“It’s tough to find someone, especially in a long-term care facility, who has the ability to do those kinds of things,” Vester said. “I think these kids are really special and the fact that they get to visit with Bill ... it’s a special connection. [Bill’s] very talkative, very personable ... he’s hilarious.”
Now, every Tuesday, Wednesday and Thursday, the kids challenge Bill to games of chess.
“Not only do these students have high academic standing, but they’re involved in multiple activities,” Grigsby said. “To then continue to give up more of their time to volunteer, to me, is very heartwarming. We are very proud of them.”
Ryan Howard, 18, said he’s learning a thing or two from his new opponent.”I enjoy interacting with Bill,” Ryan said. “I have elderly grandparents that I don’t get to see much. Interacting with that generation is very meaningful for me. Bill enjoys the experience very much.”
Joshua Stalbaum, 18, also plays chess against Bill. “I feel like Bill really is very passionate about the game of chess and at the place where he lives, he doesn’t feel there’s anyone who’s is good enough competition to give him a fair opponent,” Joshua said.
Bill’s daughter Trish said she’s extremely grateful for the kids spending time with her dad, and hopes it inspires more good deeds.

Monday, May 16, 2016

Pestaño: Philippines in arrears with Fide

AS OF of April 14 last month the Philippines is one of those listed that has pending arrears with FIDE. This has become a habit in the past several years and there is a clear and present danger that we may not be able to play in the coming Olympiad. There are no current news that this has been paid. More on this later.
The 42nd Chess Olympiad, will take place in Baku, Azerbaijan on Sept. 1-14.There were two other interested cities—Albena in Bulgaria and Tallinn in Estonia but were not approved.
This was a controversial decision as many countries know that Armenia will not participate. The delegation of Armenia declared that participation of the Armenian chess players would be in that case impossible.
With the breakup of the Soviet Union, ethnic Armenians in Azerbaijan fought a brief conflict, backed by Armenia proper, that resulted in the de facto independence of Nagorno-Karabak (NKR) alongside a 1994 ceasefire agreement.
Some clashes occurred in the years following the 1994 ceasefire. Although no exact casualty figures exist, by 2009, as many as 3,000 people, mostly soldiers, had been killed. In 2008, the fighting became more intense and frequent. With 72 deaths recorded throughout the year, 2014 became the bloodiest since the war ended.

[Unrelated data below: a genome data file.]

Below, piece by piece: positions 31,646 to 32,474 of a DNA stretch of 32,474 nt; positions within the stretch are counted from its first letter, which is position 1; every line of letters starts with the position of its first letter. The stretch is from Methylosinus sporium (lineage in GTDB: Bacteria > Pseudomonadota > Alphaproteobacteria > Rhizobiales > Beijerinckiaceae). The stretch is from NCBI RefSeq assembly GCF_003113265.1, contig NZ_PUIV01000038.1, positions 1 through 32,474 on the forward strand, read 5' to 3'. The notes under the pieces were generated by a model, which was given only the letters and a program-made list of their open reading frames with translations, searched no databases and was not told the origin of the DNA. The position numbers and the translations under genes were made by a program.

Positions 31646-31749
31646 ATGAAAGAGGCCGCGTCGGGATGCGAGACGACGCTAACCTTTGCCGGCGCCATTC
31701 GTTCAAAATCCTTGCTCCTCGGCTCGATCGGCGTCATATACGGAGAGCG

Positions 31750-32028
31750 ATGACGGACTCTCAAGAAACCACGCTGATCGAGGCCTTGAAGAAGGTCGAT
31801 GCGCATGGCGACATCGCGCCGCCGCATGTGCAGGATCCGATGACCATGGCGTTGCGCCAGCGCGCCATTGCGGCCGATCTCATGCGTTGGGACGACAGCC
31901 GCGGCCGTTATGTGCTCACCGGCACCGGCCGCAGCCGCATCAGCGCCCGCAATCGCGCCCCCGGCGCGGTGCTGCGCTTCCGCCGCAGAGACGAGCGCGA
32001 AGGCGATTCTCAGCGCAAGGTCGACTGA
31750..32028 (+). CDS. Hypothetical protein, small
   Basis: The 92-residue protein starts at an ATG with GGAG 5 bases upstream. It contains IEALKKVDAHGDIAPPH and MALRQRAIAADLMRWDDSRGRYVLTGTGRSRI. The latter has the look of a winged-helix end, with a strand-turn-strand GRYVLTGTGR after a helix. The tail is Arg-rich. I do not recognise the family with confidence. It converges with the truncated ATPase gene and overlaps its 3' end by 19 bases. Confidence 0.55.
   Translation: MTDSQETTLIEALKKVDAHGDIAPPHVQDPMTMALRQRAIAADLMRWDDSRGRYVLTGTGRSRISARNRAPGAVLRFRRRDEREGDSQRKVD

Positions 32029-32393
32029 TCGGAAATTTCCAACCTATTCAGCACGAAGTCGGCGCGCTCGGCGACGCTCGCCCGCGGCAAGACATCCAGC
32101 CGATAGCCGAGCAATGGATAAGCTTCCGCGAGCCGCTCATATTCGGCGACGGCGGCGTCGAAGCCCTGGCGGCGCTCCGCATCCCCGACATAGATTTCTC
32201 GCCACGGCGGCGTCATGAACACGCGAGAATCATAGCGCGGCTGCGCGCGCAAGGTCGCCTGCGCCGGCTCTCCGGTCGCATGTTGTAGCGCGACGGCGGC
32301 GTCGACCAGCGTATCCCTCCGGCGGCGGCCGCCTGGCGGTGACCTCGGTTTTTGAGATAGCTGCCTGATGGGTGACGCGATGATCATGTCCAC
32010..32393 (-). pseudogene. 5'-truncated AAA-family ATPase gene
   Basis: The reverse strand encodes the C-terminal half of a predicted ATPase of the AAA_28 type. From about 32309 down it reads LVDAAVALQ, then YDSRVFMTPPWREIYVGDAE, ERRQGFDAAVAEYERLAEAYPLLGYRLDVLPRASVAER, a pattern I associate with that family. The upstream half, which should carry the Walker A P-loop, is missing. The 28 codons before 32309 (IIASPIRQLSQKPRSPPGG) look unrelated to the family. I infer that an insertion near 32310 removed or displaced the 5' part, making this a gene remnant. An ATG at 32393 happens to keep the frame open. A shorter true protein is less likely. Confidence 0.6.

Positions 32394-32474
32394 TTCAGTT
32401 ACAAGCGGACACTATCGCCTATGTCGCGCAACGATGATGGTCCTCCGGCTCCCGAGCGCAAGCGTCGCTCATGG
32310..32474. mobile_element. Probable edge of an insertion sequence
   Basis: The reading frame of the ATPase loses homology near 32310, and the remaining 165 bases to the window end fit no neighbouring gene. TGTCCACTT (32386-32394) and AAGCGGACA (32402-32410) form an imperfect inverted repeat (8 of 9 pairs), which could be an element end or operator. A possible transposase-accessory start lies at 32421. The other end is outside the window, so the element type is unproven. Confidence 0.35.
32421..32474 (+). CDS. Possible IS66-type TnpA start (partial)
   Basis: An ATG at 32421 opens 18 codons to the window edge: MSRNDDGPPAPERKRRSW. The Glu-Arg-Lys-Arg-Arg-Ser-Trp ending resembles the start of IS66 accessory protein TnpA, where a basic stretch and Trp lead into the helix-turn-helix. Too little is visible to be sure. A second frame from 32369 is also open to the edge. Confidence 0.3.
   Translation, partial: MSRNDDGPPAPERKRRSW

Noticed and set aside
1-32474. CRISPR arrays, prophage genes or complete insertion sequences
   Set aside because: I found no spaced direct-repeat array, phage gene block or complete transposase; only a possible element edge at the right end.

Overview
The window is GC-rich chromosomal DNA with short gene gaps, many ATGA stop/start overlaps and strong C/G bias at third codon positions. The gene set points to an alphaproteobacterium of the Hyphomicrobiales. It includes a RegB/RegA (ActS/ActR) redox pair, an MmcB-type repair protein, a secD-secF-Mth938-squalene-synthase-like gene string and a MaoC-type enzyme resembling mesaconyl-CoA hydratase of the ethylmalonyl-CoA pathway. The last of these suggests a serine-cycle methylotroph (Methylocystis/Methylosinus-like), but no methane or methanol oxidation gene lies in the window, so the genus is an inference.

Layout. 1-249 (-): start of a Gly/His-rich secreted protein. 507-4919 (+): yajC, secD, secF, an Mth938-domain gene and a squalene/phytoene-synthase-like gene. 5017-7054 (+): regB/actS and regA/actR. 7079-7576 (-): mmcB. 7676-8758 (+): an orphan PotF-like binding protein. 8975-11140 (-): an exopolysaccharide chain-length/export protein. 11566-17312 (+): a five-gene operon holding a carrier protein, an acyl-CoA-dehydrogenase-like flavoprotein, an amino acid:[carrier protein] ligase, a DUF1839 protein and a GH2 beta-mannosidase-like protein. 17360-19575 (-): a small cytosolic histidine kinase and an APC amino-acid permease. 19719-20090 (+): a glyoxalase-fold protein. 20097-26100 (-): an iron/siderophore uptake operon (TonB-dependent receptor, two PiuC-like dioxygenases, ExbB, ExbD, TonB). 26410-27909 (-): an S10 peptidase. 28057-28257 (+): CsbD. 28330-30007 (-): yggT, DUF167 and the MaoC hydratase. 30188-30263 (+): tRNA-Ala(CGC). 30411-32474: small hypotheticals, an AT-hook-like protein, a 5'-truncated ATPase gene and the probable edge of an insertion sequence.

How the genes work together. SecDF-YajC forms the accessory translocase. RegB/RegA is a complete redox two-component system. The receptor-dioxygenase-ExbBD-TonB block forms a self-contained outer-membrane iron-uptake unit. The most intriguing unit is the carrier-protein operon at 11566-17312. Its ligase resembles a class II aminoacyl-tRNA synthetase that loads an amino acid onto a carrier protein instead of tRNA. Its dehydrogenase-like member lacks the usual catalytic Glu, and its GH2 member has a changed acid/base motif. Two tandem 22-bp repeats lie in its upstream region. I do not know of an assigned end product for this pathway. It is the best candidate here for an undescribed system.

Since the country's independence, the Armenian men's chess team has won the European Team Championship(1999), the World Team Championship (2011) and the Chess Olympiad (2006, 2008, 2012). The women's team had its crowning victory at the 2003 European Championship. As of February 2016, Armenia ranks seventh in the world by the average rating of its top players. Levon Aronian, Armenia's best chess player, is currently world No. 4 in the FIDE rankings. Aronian was a World Champion candidate several times.
Since the 2011–12 school year, Armenia is the first country in the world to make chess mandatory in schools.
Garry Kasparov has compared the popularity of chess in Armenia with the popularity of football (soccer) in Brazil and Argentina.
Another problem before was Ukraine. It is also a major power in Chess. Fide suspended Ukraine last March 25 as it failed within the set deadline, to pay the full amount of the fee for the Women's World Championship match in Lviv has not been paid within the set deadline.
The Ukrainian debt is estimated at EUR 60,000. It can be recalled that the women’s championship between Mariya Muzychuk and Hou Yifan was played in Lyiv last March and normally Fide gets 20% of the prize money.
Andriy Sadovy, Mayor of Lyiv, announced that the problems between FIDE and the Ukrainian Chess Federation have been smoothed out last April 18 as the city’s pride and reputation was at stake.
As approved by the Presidential Board in Sochi, there will be a new procedure regarding Federations more than six months in arrears. The new policy, which comes into immediate effect, is that on December 31, the treasurer will list on the FIDE website those countries that are deemed to be over six months in arrears. Until the arrears have been paid off, players from these Federations cannot participate in any FIDE events that are under the aegis of a.) the World Championship & Olympiad Commission or Events Commission, b.) Continental competitions that provide qualifiers to any of the aforesaid competitions.
Wesley So recently won $35,000 for placing second in the US Championship and earning $15,000 in the Blitz match yhat followed. This week, he got another $10,000 in his losing match (2.5-1.5) with Ding Liren in Shanghai,China as part of the US-China Summit. Making good money

Friday, May 6, 2016

Pestaño: Wesley in ultimate blitz game vs. Kasparov

THE entire world was looking forward to this blitz event where Garry Kasparov was going to lock horns against three of the best players in the world--Fabiano Caruana, Hikaru Nakamura and Wesley So.
This was part of the US Championship and format was a four-player sextuple round robin. Each player would play against the other six times or 8 rounds of chess divided equally over two days. The time control was five minutes plus 3-second delays (not increment).